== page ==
The thread “start address” is contained in the ETHREAD ctl block. Either:
  • The corresponding memory could be manually dumped (to obtain the thread start address), or
  • The relevant code from orphan_threads could be modified to produce a new custom plug-in that prints start addresses for all threads.
Thread message queues
Another possibility for associating threads with executables is the “thread_queues” plugin.

Here is the command:

python volatility thread_queues -f /home/lgsec1/tmp/compta.bin > ~/tmp/out-thread_queues

And there is some sample output:
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Note that the hex values used to identify the threads are the PID / TID (decimal) values from the thread scan plugins.

The plugin author also notes (cf http://moyix.blogspot.com/2008/09/window-messages-as-forensic-resource.html ) that sometimes buggy applications pile up their message queues. This gives an indication of past state for the executable. To find what a given message means, see http://msdn.microsoft.com/en-us/library/ms644927.aspx#types

“suspicious” plugin

This simplistic plugin considers modules suspicious if a) they have the phrase “TrueCrypt” or b) the module name starts with a lowercase drive letter.

The writeup for this plugin is here: http://jessekornblum.livejournal.com/246616.html

Command to execute is:
python volatility suspicious -f /home/lgsec1/tmp/compta.bin > ~/tmp/out-suspicious

malfind2 plugin

Normal operation mode
This plugin scans memory for suspicious executables that might be malware.

Here is the command:

python volatility malfind2 -d ~/tmp/execs-malfind2 -f /home/lgsec1/tmp/compta.bin > ~/tmp/out-malfind2

Here are some sample outputs that are not interesting:
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Here are some more examples of actual malware being detected. This excerpt is taken from the blog article: http://mnin.blogspot.com/2009/07/new-and-updated-volatility-plug-ins.html
2010-11-19 06-32-10
2010-11-19 06-33-22
“Yara” scanning mode
The plugin can also interface with Yara to scan modules. The current problem is that there are very few Yara signatures available anywhere that I could see (2010-11-08). The plugin author explains how to create Yara signatures from ClamAV signatures in his book Malware Analyst’s Cookbook. See http://mnin.blogspot.com/2010_10_01_archive.html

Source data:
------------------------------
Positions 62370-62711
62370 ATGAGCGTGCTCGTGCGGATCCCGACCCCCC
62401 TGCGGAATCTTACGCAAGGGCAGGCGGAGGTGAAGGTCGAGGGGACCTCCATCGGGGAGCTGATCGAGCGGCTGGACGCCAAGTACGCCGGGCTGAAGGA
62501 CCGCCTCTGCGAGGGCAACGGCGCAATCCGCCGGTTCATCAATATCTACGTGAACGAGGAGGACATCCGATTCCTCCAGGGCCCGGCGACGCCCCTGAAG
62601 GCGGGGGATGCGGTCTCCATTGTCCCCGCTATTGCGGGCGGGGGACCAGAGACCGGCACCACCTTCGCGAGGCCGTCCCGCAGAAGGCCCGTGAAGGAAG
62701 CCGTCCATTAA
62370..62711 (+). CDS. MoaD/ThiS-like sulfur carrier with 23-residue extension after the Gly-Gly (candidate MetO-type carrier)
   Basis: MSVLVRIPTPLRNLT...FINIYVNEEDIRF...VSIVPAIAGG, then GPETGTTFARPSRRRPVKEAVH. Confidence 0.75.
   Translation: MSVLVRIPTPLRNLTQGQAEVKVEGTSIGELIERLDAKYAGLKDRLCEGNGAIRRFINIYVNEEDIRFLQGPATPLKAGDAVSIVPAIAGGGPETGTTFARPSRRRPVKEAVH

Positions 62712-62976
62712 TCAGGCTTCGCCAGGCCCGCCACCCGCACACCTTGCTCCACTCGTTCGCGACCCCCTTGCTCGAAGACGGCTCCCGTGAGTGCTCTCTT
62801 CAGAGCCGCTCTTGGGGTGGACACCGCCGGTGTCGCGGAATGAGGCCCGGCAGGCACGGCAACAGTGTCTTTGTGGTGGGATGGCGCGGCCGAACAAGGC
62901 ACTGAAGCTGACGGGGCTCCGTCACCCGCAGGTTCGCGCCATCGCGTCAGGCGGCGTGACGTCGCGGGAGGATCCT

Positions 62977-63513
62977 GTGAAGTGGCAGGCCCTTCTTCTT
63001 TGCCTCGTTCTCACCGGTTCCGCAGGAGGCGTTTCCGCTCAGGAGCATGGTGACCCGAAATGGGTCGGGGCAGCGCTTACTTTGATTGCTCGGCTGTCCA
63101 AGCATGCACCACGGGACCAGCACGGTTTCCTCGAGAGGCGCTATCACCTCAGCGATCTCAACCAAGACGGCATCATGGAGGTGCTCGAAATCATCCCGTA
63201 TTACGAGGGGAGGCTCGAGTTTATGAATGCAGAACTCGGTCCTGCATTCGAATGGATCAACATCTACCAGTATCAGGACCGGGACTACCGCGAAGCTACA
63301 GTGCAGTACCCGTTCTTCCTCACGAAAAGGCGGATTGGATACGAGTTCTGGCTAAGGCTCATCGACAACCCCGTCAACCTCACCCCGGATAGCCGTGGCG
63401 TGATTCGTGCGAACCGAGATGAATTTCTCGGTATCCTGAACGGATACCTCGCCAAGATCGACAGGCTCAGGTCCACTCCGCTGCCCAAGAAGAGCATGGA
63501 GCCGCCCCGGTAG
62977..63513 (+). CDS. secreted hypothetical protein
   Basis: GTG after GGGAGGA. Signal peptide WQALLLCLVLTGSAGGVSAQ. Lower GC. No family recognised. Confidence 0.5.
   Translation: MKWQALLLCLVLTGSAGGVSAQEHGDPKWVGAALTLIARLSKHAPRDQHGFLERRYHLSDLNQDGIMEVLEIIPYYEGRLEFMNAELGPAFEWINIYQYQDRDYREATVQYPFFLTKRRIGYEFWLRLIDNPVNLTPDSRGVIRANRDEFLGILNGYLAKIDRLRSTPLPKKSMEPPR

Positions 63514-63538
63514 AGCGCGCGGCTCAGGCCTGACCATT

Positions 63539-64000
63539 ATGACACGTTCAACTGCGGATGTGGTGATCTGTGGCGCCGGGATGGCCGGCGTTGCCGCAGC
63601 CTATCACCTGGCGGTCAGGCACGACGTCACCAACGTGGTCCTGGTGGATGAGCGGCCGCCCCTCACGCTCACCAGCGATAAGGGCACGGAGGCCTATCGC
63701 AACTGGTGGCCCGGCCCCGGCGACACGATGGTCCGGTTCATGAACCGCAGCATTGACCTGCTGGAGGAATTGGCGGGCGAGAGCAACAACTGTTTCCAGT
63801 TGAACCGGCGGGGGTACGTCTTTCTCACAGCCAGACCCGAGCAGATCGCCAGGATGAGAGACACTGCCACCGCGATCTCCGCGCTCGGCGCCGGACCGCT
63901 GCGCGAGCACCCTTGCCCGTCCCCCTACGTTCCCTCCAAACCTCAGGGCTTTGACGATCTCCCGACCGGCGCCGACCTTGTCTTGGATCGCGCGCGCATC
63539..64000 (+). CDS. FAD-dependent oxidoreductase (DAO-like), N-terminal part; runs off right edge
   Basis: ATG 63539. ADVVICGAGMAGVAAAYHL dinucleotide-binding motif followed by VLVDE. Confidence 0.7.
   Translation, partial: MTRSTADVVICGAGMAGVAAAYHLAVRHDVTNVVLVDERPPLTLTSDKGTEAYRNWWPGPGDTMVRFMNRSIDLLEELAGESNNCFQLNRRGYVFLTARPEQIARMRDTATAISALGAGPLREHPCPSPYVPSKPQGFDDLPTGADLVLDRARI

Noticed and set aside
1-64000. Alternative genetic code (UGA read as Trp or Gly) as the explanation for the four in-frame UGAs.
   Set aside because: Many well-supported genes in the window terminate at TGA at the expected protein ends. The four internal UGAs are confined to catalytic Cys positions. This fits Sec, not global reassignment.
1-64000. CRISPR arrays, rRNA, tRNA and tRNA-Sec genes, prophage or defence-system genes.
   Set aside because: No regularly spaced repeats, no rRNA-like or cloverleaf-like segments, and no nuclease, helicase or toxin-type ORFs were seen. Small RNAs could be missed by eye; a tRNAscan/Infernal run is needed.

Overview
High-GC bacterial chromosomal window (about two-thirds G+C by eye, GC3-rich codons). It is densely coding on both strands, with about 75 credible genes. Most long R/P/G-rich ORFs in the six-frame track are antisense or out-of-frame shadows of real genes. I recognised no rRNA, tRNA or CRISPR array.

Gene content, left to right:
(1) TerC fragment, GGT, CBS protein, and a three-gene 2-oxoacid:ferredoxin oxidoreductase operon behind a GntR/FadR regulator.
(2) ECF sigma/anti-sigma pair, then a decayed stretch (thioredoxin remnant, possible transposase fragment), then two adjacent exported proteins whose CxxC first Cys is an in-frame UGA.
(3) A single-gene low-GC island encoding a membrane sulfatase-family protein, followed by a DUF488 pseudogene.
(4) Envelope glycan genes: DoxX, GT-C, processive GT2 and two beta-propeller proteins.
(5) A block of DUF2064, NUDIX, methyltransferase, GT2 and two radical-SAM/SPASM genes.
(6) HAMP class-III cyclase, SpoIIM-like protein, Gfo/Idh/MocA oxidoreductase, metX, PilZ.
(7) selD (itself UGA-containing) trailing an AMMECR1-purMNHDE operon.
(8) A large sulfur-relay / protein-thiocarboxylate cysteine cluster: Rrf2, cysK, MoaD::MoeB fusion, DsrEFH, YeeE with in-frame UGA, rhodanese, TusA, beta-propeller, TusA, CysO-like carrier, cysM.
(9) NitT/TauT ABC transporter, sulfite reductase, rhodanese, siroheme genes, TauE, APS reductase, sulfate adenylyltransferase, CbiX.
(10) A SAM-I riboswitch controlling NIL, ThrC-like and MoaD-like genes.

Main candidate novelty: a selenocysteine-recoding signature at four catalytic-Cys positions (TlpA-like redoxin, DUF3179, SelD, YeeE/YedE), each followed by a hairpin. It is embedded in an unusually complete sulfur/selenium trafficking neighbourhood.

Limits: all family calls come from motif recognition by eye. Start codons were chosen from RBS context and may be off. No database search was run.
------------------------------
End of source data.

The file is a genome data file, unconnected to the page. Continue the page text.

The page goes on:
To test this mode, I took the sample Yara signatures from the Yara wiki (http://code.google.com/p/yara-project ).

Here is the command used:

python volatility malfind2 -d ~/tmp/execs-malfind2-y -y ~/tmp/101108-yara-sigs -f /home/lgsec1/tmp/compta.bin > ~/tmp/out-malfind2-y

Note the “-y” parameter which points to the “Yara” signature file.
The current difficulty is to find Yara signatures. The new 

IDT (Interrupt Descriptor Table)

The IDT plugin dumps the IDT.

python volatility idt -f /home/lgsec1/tmp/compta.bin > ~/tmp/out-idt

Here is some sample output:
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The Interrupt 180 points inside some code that cannot be identified. Possibly the memory is not available. An attempt could be made to try to dump the memory at this address.

From the output, we see that interrupt 181 points inside ntoskrnl.exe, 193 points inside hal.dll.
The goal here is to look for hooks that point inside anomalous modules. If there was a rootkit hooked here, then the interrupt would point inside the rootkit code.

Note that:
if the system's KPCR is located at an address other than 0xFFDFF000 (see Brendan Dolan Gavitt's blog or Edgar Barbosa's paper), then you'll need to add the correct address to the script.”

Normally this should not be necessary.

SSDT (System Call Table)

The SSDT plugin helps audit the hooks into the System Call Table. The following blog article describes this plugin: http://moyix.blogspot.com/2008/08/auditing-system-call-table.html

Here is the command:

python volatility ssdt -f /home/lgsec1/tmp/compta.bin > ~/tmp/out-ssdt

The following command was used to eliminate most normal entries:

egrep -v "ntoskrnl.exe|win32k.sys" out-ssdt > out-ssdt-filt

Here is output showing a hook in place:

Entry 0x0035: 0xf87436f0 (NtCreateThread) owned by wpsdrvnt.

In the test I did, there were some entries mentioning ownership by “UNKNOWN”. It is not known at present if this is normal.

Next time

Next time, we wrap up by giving a final summary overview, and mention some odds and ends that can help things to go faster.